Brendan Rodgers’ Swansea City earned numerous plaudits for their style of play in 2011/12, and the manager has subsequently been rewarded with his first big football management role. But what exactly was it about his management of a smaller team like Swansea that convinced John W Henry and co. that the Ulsterman was the right man for the enormous job at Anfield? I have taken a look at the Swans’ statistics to try to find out.
The stand-out figures for Swansea came in their passing numbers; from the top five European leagues, only Barcelona (with 88.5% pass accuracy), Bayern Munich (86.3%) and the English champions Manchester City (85.9%) had a better pass success rate last season than Swansea City (85.7%) did.
At the same time though, the Swans were guilty of retaining the ball a little too much in their own half; they had the lowest percentage of their actions (22%) in the attacking third of any Premier League side this season, and they made more passes per shot attempted (62) than any side too (Fulham were next with 45). That said, as a newly promoted team, their primary aim in most games would be to avoid defeat, so retaining the ball was an eminently sensible strategy – but more on that later.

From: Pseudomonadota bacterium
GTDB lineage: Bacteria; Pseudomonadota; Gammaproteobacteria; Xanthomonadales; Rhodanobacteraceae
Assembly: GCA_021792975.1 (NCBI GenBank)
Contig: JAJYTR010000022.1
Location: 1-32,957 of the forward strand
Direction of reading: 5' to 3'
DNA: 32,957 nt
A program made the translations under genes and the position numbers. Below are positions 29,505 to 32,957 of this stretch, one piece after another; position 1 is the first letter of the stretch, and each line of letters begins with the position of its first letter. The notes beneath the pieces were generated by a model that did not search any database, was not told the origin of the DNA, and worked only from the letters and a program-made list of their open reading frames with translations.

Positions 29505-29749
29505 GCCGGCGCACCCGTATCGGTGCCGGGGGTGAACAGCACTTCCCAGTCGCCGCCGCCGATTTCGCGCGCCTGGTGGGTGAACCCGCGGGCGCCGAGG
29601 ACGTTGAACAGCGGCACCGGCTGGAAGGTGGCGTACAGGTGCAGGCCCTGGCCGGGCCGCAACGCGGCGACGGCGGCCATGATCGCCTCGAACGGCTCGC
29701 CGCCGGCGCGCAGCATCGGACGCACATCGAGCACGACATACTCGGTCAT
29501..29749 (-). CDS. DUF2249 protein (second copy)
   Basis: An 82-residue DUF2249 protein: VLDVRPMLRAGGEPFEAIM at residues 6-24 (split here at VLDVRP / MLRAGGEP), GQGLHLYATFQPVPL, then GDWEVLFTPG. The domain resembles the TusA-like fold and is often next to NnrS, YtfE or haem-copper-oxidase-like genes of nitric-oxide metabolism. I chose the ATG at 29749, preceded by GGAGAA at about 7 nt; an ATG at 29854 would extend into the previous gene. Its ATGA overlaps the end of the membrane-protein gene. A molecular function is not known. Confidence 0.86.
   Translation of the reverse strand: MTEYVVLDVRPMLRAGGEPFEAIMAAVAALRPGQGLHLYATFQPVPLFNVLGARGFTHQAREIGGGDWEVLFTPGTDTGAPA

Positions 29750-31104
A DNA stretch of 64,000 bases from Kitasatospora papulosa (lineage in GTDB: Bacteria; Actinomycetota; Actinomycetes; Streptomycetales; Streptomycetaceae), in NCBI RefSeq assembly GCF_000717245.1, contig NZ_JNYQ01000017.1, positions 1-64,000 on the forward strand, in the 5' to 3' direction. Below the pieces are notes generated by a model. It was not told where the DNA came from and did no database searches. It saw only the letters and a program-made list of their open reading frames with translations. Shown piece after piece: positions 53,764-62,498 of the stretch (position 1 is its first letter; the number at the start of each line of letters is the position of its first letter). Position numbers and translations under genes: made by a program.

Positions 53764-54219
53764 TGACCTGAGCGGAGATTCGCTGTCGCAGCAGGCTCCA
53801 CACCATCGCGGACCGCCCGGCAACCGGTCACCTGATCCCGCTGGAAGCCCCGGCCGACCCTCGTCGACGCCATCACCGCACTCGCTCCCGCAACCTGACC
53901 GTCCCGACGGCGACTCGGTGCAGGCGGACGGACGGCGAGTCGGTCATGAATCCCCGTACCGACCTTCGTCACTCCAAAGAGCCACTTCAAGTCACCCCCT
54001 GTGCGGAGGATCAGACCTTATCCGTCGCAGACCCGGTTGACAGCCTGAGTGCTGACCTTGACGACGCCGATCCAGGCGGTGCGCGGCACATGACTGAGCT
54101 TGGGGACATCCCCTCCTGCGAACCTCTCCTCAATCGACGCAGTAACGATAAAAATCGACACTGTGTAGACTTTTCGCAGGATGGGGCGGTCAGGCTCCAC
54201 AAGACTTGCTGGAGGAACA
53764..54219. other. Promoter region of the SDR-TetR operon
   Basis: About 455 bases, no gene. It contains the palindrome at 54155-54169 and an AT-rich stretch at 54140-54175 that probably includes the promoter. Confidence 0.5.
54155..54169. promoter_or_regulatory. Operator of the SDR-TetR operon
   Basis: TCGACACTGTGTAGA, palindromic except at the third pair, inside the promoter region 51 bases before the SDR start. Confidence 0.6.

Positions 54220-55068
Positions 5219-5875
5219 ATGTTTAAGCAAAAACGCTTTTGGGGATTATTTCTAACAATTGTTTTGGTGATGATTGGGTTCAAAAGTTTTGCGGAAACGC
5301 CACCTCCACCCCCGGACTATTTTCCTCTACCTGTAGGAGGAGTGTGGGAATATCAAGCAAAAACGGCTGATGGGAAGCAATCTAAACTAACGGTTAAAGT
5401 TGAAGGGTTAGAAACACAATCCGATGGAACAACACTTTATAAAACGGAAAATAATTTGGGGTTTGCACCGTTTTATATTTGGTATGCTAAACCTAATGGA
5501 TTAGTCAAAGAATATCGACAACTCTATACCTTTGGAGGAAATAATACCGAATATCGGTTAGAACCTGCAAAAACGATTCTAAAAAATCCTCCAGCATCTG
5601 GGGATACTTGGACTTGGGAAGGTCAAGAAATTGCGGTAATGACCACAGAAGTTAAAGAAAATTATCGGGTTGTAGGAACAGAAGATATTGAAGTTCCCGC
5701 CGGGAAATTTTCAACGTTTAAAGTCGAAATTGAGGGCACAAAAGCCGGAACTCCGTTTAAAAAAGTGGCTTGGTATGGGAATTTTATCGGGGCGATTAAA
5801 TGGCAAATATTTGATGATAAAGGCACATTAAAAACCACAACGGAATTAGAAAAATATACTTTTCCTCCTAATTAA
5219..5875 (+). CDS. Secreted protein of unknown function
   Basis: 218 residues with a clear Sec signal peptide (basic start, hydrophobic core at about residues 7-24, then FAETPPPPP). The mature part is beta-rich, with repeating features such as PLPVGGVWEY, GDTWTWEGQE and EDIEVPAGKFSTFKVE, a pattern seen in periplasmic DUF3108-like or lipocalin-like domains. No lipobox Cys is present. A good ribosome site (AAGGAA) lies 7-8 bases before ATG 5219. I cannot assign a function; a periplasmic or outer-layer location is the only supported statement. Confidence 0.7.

On an individual basis, the Swans had four of the top ten players in the Premier League for number of passes attempted, and four of the top eight for passes completed. Ashley Williams, a defender who was playing in League Two as recently as four years ago, attempted and completed more passes than any other player in the self-proclaimed greatest league on Earth. Quite an achievement.
Equally unheralded players like Angel Rangel, Joe Allen, and Leon Britton (who completed an astonishing 93.5% of his passes, more than any player in the division) also feature in the passing top tens. Similarly, Michel Vorm attempted and completed more passes than any other goalkeeper in the top flight, so it’s clear that Rodgers likes his team to own the ball during a game; he has famously said that ”if you are better than your opponent with the ball you have a 79% chance of winning the game”.
Swansea did their best to test Rodgers’ theory by dominating possession in 31 of their 38 league matches; although they didn’t win 79% of the matches when they had more of the ball, they did at least earn 1.35 points-per-game, as opposed to just 0.71 when they had below half of the possession.
Whilst Liverpool’s aims last August would have been far higher than Swansea’s, the Reds only finished five points ahead of their rivals from South Wales. The fact that the Swans had 5.2 shots per game fewer than Liverpool (with 1.6 fewer shots on target per game), but scored only three fewer goals will have contributed greatly to this. As Liverpool created 128 more chances (including an extra 20 clear-cut opportunities) than Swansea, Liverpool should really have scored a lot more goals than them.